Judges ought to remember that their office is jus dicere , and not jus dare; interpret law, and not to make law, or give law. …. Judges ought to be more learned than witty, more reverend than plausible, and more advised than confident. Above all things, integrity is their portion and proper virtue. …
First, for the causes or parties that sue. There be judgment that turn judgment into wormwood; and surely there be also that turn it into vinegar, for injustice maketh it bitter, and delays make it sour…..
Secondly, for the advocates and counsel that plead. Patience and gravity of hearing is an essential part of justice; and an overspeaking judge is no well-tuned cymbal. ….
Thirdly, for that concerns clerks and ministers. The place of justice is a hallowed place; and therefore not only the bench, but the foot-pave and precincts and purpose thereof, ought to be preserved without scandal and corruption……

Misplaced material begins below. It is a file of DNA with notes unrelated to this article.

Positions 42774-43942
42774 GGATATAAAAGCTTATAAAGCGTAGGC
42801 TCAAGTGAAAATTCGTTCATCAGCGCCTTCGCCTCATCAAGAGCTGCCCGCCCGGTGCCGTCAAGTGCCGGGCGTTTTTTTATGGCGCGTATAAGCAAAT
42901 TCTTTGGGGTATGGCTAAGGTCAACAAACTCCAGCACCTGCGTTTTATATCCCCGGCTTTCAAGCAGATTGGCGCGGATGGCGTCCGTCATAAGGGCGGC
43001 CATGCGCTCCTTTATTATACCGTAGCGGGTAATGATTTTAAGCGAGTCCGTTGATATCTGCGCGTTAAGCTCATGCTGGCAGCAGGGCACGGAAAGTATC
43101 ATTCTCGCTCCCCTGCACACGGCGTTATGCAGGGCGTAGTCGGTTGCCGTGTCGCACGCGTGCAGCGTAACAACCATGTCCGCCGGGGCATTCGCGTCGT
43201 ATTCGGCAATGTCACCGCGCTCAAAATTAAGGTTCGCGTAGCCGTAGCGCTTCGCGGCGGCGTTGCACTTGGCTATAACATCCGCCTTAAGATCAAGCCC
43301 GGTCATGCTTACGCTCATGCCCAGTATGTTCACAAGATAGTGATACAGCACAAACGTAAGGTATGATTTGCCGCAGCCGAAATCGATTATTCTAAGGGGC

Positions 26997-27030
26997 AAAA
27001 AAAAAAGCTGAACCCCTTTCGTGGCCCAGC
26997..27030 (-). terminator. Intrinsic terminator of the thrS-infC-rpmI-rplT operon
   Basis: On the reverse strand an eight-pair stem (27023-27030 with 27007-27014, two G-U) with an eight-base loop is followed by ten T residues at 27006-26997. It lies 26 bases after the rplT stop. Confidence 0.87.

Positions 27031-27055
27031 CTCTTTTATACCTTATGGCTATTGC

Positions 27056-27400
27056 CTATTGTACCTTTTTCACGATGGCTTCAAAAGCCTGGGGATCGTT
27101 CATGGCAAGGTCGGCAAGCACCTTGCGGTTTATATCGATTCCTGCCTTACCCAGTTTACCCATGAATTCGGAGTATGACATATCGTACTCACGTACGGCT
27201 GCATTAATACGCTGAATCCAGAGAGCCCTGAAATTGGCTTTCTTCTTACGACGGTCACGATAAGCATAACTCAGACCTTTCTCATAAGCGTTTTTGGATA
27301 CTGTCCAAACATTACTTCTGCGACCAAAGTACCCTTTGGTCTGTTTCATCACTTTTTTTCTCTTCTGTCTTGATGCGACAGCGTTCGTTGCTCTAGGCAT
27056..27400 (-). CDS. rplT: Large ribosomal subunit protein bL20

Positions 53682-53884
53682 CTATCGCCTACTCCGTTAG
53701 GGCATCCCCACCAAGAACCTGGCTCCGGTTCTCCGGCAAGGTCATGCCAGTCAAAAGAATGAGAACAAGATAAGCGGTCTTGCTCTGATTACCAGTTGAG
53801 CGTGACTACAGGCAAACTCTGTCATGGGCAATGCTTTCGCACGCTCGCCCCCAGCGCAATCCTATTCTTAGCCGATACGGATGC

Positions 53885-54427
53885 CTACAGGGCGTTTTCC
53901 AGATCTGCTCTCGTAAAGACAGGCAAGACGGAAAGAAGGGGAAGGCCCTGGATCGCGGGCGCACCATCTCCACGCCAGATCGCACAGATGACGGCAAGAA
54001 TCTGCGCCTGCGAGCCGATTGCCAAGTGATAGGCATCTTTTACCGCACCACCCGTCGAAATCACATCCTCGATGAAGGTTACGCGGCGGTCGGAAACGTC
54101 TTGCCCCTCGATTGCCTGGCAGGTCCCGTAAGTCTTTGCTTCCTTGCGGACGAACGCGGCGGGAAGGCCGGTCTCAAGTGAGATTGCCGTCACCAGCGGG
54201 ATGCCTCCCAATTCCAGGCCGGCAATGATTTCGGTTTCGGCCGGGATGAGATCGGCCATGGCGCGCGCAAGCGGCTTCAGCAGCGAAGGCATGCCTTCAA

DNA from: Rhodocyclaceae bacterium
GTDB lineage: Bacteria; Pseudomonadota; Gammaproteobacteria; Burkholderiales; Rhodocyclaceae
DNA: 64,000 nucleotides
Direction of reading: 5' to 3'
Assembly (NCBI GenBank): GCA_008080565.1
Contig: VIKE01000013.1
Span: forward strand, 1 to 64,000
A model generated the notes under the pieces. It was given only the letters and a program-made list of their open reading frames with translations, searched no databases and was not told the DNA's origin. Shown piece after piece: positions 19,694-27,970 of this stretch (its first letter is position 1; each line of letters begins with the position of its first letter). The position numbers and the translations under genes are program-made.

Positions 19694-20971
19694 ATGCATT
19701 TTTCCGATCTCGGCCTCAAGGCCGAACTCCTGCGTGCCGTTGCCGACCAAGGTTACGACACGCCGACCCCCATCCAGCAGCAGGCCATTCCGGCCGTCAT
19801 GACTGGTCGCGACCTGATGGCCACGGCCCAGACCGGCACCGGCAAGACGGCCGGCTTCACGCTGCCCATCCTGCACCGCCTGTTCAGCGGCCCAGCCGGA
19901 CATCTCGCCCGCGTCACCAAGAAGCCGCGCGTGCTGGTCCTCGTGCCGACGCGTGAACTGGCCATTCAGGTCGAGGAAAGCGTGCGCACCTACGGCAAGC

Fourthly, for that which may concern the sovereign and estate. Judges ought above all to remember the conclusion of the Roman Twelve Tables; Salus populi supreme lex (The supreme law of all is the weal of the people.) and to know that laws, except they be in order to that end, are but captious, and oracles not well inspired.
~ Francis Bacon 1561-1626 England Essayist
Historical Age, Renaissance 1400-1650; Astrological Age, Age of Pisces, 1 – 2000; Sun Sign, Aquarius.